10 Seattle Mariners (.535) 11 53-45 +5,000
11 Milwaukee Brewers (.534) 14 54-44 +2,000
12 st. Louis Cardinals (.530) 13 51-47 +4,500
13 Tampa Bay Rays (.521) 12 52-45 +4,000
14 Baltimore Orioles (.520) 20 49-48 +5,000
15th Chicago White Sox (.518) 17 49-48 +3,000
16 San Francisco Giants (.515) 8 48-49 +6,000
17 Boston Red Sox (.512) 15th 49-49 +5,500
18 Cleveland Guardians (.508) 16 49-47 +10,000
19 Miami Marlins (.505) 19 46-51 +40,000
20 Arizona Diamondbacks (.504) 23 44-53 +200,000
21 Texas Rangers (.491) 21 43-53 +00,000
22 Los Angeles Angels (.469) 18 41-56 +50,000
23 Colorado Rockies (.451) 22 44-54 +200,000
24 Chicago Cubs (.447) 24 40-57 +200,000
25 Cincinnati Reds (.414) 25 37-59 +200,000
26 Kansas City Royals (.412) 26 39-58 +200,000
27 Washington Nationals (.400) 29 34-65 +200,000
28 Detroit Tigers (.395) 28 40-59 +00,000
29 Oakland Athletics (.385) 30 37-63 +200,000
30 Pittsburgh Pirates (.383) 27 40-58 +200,000

World Series odds via DraftKings.
Compare updated World Series futures before betting to ensure you get the best number.

Biggest Risers

Toronto Blue Jays (6)

The Blue Jays (+3) haven’t made the most significant jump in our rankings, but they’ve made the most noticeable. Of course, by now, you’ve heard about the franchise-record 28 runs they scored against the Boston Red Sox over the weekend, but their offensive display hasn’t stopped there.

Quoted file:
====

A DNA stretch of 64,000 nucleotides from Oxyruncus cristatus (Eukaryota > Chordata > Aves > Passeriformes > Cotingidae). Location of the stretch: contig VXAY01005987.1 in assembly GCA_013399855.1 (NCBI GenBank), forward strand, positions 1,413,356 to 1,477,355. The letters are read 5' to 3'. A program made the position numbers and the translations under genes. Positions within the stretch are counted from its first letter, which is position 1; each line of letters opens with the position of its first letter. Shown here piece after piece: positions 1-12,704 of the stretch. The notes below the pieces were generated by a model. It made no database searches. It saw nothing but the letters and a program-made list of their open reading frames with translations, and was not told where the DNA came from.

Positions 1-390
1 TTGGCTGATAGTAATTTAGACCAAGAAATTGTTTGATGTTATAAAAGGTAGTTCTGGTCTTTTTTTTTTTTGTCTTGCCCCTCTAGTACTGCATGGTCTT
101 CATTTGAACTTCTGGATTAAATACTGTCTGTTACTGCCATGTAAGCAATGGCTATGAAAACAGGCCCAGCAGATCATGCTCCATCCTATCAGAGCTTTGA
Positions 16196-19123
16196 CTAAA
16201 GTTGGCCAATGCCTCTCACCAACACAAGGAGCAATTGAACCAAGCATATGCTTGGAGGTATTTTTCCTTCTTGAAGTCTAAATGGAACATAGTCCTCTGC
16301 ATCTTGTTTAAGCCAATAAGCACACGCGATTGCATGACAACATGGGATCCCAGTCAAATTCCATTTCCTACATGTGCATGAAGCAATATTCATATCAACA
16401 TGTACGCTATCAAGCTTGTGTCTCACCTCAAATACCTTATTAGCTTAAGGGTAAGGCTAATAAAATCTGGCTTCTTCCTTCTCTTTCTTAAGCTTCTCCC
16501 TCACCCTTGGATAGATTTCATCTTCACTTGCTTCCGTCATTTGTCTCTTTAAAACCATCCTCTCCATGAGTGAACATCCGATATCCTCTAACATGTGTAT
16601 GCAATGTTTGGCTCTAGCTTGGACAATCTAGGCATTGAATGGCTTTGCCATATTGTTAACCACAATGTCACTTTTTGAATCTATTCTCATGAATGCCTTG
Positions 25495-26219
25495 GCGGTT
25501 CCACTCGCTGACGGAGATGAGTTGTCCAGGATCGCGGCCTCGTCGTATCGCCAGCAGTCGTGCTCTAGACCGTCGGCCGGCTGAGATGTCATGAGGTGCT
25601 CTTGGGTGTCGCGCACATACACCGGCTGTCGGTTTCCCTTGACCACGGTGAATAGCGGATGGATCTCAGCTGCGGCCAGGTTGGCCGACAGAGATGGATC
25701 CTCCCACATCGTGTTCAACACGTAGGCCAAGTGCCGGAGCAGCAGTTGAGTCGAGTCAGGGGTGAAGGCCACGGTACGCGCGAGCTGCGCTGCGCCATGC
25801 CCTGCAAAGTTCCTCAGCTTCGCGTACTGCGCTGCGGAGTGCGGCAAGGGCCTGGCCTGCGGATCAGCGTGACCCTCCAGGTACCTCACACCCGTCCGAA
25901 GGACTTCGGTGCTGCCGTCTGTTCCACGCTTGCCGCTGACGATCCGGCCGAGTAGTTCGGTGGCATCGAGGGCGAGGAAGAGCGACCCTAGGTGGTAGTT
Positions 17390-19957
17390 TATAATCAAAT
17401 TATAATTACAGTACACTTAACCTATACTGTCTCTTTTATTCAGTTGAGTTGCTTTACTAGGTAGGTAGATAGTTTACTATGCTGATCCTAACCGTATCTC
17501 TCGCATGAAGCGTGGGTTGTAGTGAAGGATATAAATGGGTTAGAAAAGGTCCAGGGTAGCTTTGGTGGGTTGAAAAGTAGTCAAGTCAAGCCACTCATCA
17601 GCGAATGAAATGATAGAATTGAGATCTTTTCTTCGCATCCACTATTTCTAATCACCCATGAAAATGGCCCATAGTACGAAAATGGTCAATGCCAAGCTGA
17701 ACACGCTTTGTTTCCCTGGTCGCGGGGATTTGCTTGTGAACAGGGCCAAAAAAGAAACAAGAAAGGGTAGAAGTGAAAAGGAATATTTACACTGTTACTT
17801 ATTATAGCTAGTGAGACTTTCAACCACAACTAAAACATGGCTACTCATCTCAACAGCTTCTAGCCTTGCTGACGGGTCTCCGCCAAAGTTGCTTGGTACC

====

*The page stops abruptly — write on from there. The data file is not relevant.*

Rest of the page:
The Jays are averaging just over seven runs per game in their last three outings, which is second in baseball, and have a team batting average of .268. For my money, this is the best offense in baseball right now. They become serious contenders if they can find some bullpen arms before the trade deadline.

Toronto has made these strides despite ranking 20th as a pitching staff in our Power Rankings. They are the only team in the Top 10 of the rankings with a staff ranked outside the Top 15. While we’re not seeing value on a World Series bet on them quite yet, it’s certainly getting close.

Baltimore Orioles (14)

I’m not sure what the Baltimore Orioles (+6) have to do to be considered more of a playoff threat, but it’s hard for me not to be a believer. My projections are giving them an 18% chance to make the postseason. That implied considerable value is still on the current number available on DraftKings at +1,800.